The only stumbling block was backing vocals because I don’t really get it. But Phil understands it and so he told my wife Emily, “Sing like this” and he sang too. We played it live around a little cluster of mics, then we went out and played show in Raleigh, came back the next day to finish some things up. Phil added it up and said it took us about 14 hours.
He gave me a CD and I listened on the way to Knoxville that night. It was incredible to be able to trust people I’d just met with something so personal and have them treat it with such care.
RLR: One of the things I expected to be different for me as listener with the album was the element of percussion. But I didn’t find that—and there’s part of me that feels like even as a solo artist, you communicate percussion in your performance, even without a drummer.
I’ve never felt comfortable with drummers, because the time is too tight. With old music, especially blues, the time is never tight. It can be painful to listen to old recordings of Lightnin’ Hopkins playing with a drummer at Newport—they’re playing together, but not really playing together. So my immediate reaction is tension with drummers.
But I’ve played a bunch with Mikkel Beckmen, who’s a great washboard player. And he plays not by following the beat, but by following the melody.
One of the huge honors I’ve had was to play with Spider John Koerner. He’s been my hero for so long. His rhythm is kind of like when you throw a wet rug in washing machine. It’s got a rhythm—it’s never right, but it’s always right on. It took me a little while to let my hand go limp and just feel it.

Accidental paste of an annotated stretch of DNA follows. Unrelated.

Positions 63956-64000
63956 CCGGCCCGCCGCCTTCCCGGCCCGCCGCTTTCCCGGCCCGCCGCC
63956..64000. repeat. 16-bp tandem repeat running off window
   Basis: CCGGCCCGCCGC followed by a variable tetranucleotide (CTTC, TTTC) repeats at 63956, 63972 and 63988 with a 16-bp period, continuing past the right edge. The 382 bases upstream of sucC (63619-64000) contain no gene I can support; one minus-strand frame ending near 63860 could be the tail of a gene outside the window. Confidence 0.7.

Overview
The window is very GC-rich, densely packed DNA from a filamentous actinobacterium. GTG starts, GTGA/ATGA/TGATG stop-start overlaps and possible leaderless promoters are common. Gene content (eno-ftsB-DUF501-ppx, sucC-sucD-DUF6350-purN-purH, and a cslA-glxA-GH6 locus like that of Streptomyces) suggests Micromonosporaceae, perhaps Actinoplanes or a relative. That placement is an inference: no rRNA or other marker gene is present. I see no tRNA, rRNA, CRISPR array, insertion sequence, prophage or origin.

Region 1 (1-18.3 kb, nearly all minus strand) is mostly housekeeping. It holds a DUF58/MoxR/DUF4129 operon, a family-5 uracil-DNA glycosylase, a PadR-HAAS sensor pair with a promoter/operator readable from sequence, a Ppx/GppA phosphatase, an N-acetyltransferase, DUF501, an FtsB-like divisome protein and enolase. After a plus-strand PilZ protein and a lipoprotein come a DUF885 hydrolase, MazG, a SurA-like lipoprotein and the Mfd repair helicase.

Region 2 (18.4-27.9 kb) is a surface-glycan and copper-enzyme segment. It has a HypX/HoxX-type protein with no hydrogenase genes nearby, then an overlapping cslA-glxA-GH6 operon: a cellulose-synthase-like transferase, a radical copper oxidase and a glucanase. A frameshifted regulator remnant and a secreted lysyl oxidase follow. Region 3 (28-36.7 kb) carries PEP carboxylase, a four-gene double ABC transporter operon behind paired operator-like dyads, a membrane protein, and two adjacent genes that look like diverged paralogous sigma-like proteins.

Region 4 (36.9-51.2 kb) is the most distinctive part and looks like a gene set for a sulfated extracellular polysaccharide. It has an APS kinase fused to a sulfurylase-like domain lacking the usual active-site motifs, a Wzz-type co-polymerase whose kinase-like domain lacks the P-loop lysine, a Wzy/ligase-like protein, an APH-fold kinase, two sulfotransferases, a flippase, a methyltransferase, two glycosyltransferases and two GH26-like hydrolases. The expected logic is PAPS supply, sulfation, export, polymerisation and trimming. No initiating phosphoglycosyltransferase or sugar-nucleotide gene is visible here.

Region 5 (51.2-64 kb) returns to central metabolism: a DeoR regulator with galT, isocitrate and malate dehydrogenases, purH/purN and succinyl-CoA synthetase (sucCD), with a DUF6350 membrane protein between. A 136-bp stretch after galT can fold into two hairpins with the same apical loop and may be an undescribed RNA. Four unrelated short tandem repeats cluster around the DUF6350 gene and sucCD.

When I play, I have a porchboard and that gives me something like a heartbeat that I can hear, even in louder rooms. I started by using a bureau drawer with a microphone under it, but found this guy in Janesville, Wisconsin who makes porchboards, so I didn’t have to stomp through all my bureau drawers.
RLR: I’m sure you get asked about musical influences a lot. I’m always kind of interested in whatnon-musical influences you think crop up in your songs. Books, ideas, places, people–does that idea make sense?
I would say I have just as many non-musical as musical influences. Living in the world, I’m kind of a sponge. One of the new songs (“Evil Companion”) is from a conversation I overheard–you know, it was just loud enough that you couldn’t not listen. And that song comes from the spirit of that conversation. I read a lot and am drawn to writers like Raymond Carver or Flannery O’Connor; stories that don’t necessarily have a beginning, middle, end, but are written in vignettes. I just read M Train—absolutely brilliant. I was sad when ended, because I want to know what Patti Smith is doingnow. And it’s not really about anything; there’s no climactic moment where Patti Smith slays the dragon. But it had me completely riveted.
There are times when I’m listening to music and it wakes up the environment around me. I’ve been listening a lot to Steve Gunn and instrumentalists who make these textured records. It’s not droning ambient instrumental stuff, but there is a lot going on there—and when I listen to them they change atmosphere of the rest of the world.